-Augustine said that we participate with Adam – we sin in and with Adam. This is his doctrine of original sin. That is why babies die, eg, without having personally sinned.
-Pelagius however said that we simply imitate Adam. All we do is sin like Adam.
As to Augustine’s position, there are two main views of how this sin and guilt is passed on:
The Federal or Representative view (also called the federal headship theory), speaks of immediate imputation. That is, Adam is our representative or federal head. Because Adam was appointed by God to be our representative, his sin was imputed to all of us. Such a concept is not unheard of.
As some have explained, just as the President of the United States represents American citizens in decisions made as President, so Adam represented all of humanity when he made the choice to eat the forbidden fruit. This seems to be in line with Paul’s idea: we share with Adam the same guilt. If we were there we would have done the same thing. It is the same with the crucifixion: we are all guilty, we all nailed Christ to the cross. Some verses on this include:
Acts 4:26-27 ‘The kings of the earth take their stand and the rulers gather together against the Lord and against his Anointed One.’ Indeed Herod and Pontius Pilate met together with the Gentiles and the people of Israel in this city to conspire against your holy servant Jesus, whom you anointed.
Hebrews 6:6 if they fall away, to be brought back to repentance, because to their loss they are crucifying the Son of God all over again and subjecting him to public disgrace.
An old spiritual asks the question, “Were you there when they crucified my Lord?” The biblical answer is yes, we were there in a very real sense. We are not merely spectators, but guilty participants. We nailed Jesus to the cross, and we sinned with Adam.
The Realist view (also called the natural or realistic headship theory), says that we were present in germinal or seminal form in Adam and our ancestors. Just as our physical natures are passed on to us by our parents, so our spiritual nature is passed on to us by our parents.
To complicate things a bit further, this is based on the traducianism view of the soul. This is the idea that the origin of the soul is transmitted through natural generation along with the body, from the biological parents. It is opposed to the creationism view which says that God creates a new soul out of nothing for each child conceived.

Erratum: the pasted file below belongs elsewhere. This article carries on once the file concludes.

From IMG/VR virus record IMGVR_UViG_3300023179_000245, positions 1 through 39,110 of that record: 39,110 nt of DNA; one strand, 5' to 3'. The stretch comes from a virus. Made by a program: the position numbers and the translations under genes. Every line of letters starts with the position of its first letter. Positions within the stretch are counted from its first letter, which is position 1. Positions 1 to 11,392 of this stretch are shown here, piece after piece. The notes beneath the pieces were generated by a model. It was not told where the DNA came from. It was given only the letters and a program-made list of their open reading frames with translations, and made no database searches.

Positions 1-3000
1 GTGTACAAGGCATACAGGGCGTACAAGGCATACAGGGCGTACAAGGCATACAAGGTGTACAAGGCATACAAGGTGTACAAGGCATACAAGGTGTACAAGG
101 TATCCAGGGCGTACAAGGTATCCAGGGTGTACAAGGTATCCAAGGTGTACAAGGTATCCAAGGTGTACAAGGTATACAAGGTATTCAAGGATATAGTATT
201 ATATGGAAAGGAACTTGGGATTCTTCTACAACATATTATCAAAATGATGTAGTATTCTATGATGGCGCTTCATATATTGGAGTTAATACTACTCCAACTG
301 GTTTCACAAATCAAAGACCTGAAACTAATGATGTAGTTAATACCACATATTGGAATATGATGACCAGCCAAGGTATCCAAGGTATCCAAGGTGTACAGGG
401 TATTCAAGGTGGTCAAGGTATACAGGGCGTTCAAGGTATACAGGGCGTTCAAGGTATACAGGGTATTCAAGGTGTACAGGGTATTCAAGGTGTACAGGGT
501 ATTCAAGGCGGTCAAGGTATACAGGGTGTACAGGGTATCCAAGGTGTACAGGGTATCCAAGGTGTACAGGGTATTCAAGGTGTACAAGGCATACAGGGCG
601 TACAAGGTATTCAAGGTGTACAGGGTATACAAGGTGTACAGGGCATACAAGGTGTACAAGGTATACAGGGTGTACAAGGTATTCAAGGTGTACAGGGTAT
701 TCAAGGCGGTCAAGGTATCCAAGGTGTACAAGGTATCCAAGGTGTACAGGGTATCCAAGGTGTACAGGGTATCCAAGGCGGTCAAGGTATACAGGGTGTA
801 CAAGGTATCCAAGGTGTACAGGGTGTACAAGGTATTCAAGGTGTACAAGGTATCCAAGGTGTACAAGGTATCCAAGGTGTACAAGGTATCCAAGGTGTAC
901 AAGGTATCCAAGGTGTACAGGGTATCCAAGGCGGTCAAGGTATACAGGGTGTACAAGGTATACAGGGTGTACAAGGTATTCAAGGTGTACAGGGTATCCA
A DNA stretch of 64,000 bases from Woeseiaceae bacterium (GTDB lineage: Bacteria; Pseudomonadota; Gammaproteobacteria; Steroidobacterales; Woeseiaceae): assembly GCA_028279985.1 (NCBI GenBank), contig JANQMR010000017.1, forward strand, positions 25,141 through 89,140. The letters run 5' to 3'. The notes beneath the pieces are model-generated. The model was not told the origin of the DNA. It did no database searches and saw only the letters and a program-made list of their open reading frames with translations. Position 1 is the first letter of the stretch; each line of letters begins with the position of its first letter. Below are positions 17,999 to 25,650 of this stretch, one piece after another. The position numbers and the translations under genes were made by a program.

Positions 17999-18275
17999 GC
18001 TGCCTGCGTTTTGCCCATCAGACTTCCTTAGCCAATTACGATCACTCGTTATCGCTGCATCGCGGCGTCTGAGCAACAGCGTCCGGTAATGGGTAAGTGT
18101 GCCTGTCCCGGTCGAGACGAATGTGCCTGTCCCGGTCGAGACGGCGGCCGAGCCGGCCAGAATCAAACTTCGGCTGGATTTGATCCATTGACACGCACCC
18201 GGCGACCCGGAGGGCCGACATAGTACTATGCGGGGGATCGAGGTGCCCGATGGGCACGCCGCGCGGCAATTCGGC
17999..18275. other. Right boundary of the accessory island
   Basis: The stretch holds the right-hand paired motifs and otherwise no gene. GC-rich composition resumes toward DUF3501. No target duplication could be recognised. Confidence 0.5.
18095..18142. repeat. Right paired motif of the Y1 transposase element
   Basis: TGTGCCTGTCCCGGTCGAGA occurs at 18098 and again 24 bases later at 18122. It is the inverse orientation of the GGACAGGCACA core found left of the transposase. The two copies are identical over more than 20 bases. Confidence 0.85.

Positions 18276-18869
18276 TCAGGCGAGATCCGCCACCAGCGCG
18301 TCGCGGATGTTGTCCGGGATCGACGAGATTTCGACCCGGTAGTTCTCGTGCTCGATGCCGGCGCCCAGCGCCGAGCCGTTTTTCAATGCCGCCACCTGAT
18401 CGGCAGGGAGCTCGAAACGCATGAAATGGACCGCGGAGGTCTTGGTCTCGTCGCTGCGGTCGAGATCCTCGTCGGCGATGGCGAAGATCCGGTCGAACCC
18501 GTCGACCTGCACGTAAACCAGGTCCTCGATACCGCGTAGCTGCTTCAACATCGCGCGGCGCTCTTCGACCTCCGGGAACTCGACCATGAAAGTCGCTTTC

We are really in Adam in the sense that we all descended from him biologically. It is not so much a case of the imputation of Adam’s sin, but human nature being a single whole. It means that Adam possessed the entire human nature, and that all mankind is present in Adam as a generic humanity.
Is it fair that we inherit Adam’s sin and guilt?
Some argue that this doctrine is simply not fair. How might its defenders respond? Part of the replies involve the biblical concept of corporate personality. The Apostle Paul was well aware of this Hebrew concept and utilised it in his arguments.
We find this concept often stressed in the Old Testament. Consider for example the sin of Achan discussed in Joshua 7: his individual sin resulted in others being punished for it. In Joshua 7:1 we find this: “But the Israelites acted unfaithfully in regard to the devoted things; Achan son of Carmi, the son of Zimri, the son of Zerah, of the tribe of Judah, took some of them. So the Lord’s anger burned against Israel.”
And in Joshua 7:11 we read: “Israel has sinned; they have violated my covenant, which I commanded them to keep. They have taken some of the devoted things; they have stolen, they have lied, they have put them with their own possessions.”
And we have a sense of this also in the New Testament. For example, the book of Acts often speaks of household baptism. A man comes to saving faith in Christ, yet his entire household gets baptised with him. So there is some sort of family or group solidarity going on here as well.
Sure, we are each individually responsible for our own sin and our own salvation at the end of the day. Indeed, some will raise passages such as Ezekiel 18:20 here: “The soul who sins is the one who will die. The son will not share the guilt of the father, nor will the father share the guilt of the son. The righteousness of the righteous man will be credited to him, and the wickedness of the wicked will be charged against him.”